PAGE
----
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Regarding the canon law of the Catholic Church, canonists provide and obey rules for the interpretation and acceptation of words, in order that legislation is correctly understood and the extent of its obligation is determined.
An "authentic interpretation" is an official and authoritative interpretation of a statute issued by the legislator of the statute. In canon law an authentic interpretation has the force of law.
Besides the Supreme Pontiff (Pope), who has plenary legislative power, several other authorities in the Catholic Church have various grades of legislative power. Primary examples are diocesan bishops and their equivalents, episcopal conferences, and particular councils.Any of these legislators can issue authentic interpretations of their own and their predecessors' laws. Authentic interpretations supersede even administrative decisions of ordinaries and judgments of ecclesiastical courts, because neither of these acts have the force of law which authentic interpretations have. The effect of an authentic interpretation is contingent on the extent of the interpretation:
An authentic interpretation which is presented by way of a law has the same force as the law itself, and must be promulgated. If it simply declares the words which are certain in themselves, it has retroactive force. If it restricts or extends a law or explains a doubtful one, it is not retroactive.
Legislators also can entrust the power to authentically interpret their laws to another.For the 1983 Code of Canon Law , the Code of Canons of the Eastern Churches , and other Papal laws, the Supreme Pontiff has delegated authority of authentic interpretation to the Pontifical Council for Legislative Texts. The following table lists the authentic interpretations that this dicastery has issued (with Papal approbation).
|Can. 87, §1||AAS , v. 77 (1985), p. 771||Diocesan bishop cannot dispense from canonical form for the marriage of two Catholics.|
|Can. 119, 1º||AAS , v. 82 (1990), p. 845||Relative majority suffices on the third scrutiny.|
|Can. 127, §1||AAS , v. 77 (1985), p. 771||Superior does not have the right of voting, unless it is an existing custom in the community.|
|Can. 230, §2||AAS , v. 86 (1994), p. 541-542||Both lay men and women can serve at the altar.|
|Cann. 346, §1 and 402, §1||AAS , v. 83 (1991), p. 1093||Bishops emeriti may be elected to the Synod of Bishops.|
|Cann. 434 and 452||AAS , v. 81 (1989), p. 388||Auxiliary bishops cannot fill office of president of an episcopal conference.|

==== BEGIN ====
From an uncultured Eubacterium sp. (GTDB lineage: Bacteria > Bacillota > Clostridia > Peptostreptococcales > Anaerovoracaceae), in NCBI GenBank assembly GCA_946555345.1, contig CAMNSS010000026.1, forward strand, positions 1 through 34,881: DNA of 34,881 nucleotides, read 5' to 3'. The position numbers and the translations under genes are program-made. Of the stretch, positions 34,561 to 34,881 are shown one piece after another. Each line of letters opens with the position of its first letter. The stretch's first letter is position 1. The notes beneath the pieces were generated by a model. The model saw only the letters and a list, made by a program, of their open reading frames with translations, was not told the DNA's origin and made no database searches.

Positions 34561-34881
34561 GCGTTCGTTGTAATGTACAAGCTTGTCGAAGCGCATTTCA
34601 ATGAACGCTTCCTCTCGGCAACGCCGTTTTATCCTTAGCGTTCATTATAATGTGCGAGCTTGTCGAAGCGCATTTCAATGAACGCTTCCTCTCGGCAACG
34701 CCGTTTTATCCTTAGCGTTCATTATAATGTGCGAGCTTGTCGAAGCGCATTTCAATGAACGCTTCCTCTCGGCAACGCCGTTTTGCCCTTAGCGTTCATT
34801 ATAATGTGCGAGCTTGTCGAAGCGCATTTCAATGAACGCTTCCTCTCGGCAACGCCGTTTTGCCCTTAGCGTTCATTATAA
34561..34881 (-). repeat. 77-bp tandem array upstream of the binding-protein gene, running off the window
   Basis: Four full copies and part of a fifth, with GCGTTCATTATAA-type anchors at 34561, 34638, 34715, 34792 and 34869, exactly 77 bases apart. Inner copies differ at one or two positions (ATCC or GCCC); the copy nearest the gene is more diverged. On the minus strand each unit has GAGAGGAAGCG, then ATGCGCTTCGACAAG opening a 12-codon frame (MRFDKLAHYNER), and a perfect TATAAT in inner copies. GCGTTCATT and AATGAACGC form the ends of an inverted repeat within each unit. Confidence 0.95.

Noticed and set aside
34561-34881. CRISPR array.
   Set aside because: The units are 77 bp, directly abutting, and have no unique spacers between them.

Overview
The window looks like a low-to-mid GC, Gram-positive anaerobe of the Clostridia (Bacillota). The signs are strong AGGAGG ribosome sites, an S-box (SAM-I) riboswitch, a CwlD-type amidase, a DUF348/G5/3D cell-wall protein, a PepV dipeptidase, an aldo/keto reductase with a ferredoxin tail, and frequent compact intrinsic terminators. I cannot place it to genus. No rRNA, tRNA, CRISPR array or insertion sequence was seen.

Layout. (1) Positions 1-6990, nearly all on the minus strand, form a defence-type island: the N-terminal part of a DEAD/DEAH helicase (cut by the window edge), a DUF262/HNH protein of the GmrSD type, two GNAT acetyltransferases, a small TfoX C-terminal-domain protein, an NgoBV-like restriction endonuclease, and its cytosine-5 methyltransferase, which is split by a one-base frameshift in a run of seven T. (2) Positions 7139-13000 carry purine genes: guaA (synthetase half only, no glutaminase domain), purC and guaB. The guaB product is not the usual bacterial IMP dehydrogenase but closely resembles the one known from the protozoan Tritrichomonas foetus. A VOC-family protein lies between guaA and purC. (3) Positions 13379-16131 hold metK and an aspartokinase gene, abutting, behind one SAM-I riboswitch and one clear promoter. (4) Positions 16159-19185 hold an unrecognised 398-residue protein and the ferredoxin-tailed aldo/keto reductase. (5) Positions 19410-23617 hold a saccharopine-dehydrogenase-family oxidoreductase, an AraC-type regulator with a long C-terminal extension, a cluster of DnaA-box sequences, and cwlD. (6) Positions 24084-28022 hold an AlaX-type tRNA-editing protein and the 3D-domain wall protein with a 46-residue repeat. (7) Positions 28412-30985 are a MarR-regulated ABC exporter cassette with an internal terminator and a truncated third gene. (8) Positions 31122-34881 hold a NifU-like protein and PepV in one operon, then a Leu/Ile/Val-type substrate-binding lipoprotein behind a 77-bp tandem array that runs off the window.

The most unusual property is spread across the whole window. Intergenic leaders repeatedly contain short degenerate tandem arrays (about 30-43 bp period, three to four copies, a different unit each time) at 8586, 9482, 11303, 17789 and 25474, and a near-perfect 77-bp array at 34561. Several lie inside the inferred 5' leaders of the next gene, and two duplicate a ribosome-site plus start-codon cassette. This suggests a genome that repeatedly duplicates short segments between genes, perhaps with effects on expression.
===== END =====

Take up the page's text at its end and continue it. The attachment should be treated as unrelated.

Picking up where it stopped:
|Can. 455, §1 (also cann. 31-3)||AAS , v. 77 (1985), p. 771||"General decrees" includes general executory decrees.|
|Can. 502, §1||AAS , v. 76 (1984), p. 746-747||Consultor continues in office even when no longer a member of presbyteral council. |
Consultors need not be replaced unless the minimum required number is lacking.
|Can. 509, §1||AAS , v. 81 (1989), p. 991||It is not required to select the president of a chapter of canons by election.|
|Can. 684, §3||AAS , v. 79 (1987), p. 1249||"Religious" includes religious in temporary vows.|
|Can. 700||AAS , v. 78 (1986), p. 1323–1324|| Religious to be notified of dismissal after confirmation by Holy See. |
Congregation for Religious and Secular Institutes to receive suspensive recourse against dismissal.
|Cann. 705-7||AAS , v. 78 (1986), p. 1323–1324||A religious bishop does not enjoy active and passive voice in his own institute.|
|Cann. 705-7||AAS , v. 80 (1988), p. 1818–1819||Religious appointed judges of the Roman Rota are not exempt from the religious Ordinary.|
|Can. 767, §1||AAS , v. 79 (1987), p. 1249||Diocesan bishop cannot dispense from the prescription that the homily is reserved to priests or deacons.|
|Can. 830, §3||AAS , v. 79 (1987), p. 1249||Imprimaturs must indicate the name of the Ordinary giving his permission, and where and when the permission was given.|
|Can. 910, §2 (also Can. 230, §3)||AAS , v. 80 (1988), p. 1373||Extraordinary Ministers of Holy Communion cannot exercise their function when ordinary ministers (who are not impeded from distributing the Eucharist) are present in the church, even though not celebrating the Mass.|
|Can. 917||AAS , v. 76 (1984), p. 746-747||A person may receive Holy Communion on the same day only twice, outside of the danger of death.|
|Can. 951, §1||AAS , v. 79 (1987), p. 1132||Mass offerings for multiple celebrations on the same day are to be sent to the proper Ordinary of the celebrant.|
|Can. 964, §2||AAS , v. 90 (1998), p. 711||A priest may choose to hear confession in a confessional with a fixed grille.|
|Can. 1103||AAS , v. 79 (1987), p. 1132||Force and fear invalidate the matrimonial consent of non-Catholics as well.|
|Can. 1263||AAS , v. 81 (1989), p. 991||External schools of religious institutes of pontifical right are not subject to taxation by diocesan bishop.|
|Can. 1367||AAS , v. 91 (1999), p. 918||"Desecration" includes any voluntary and gravely comptemptuous action towards the Eucharistic species.|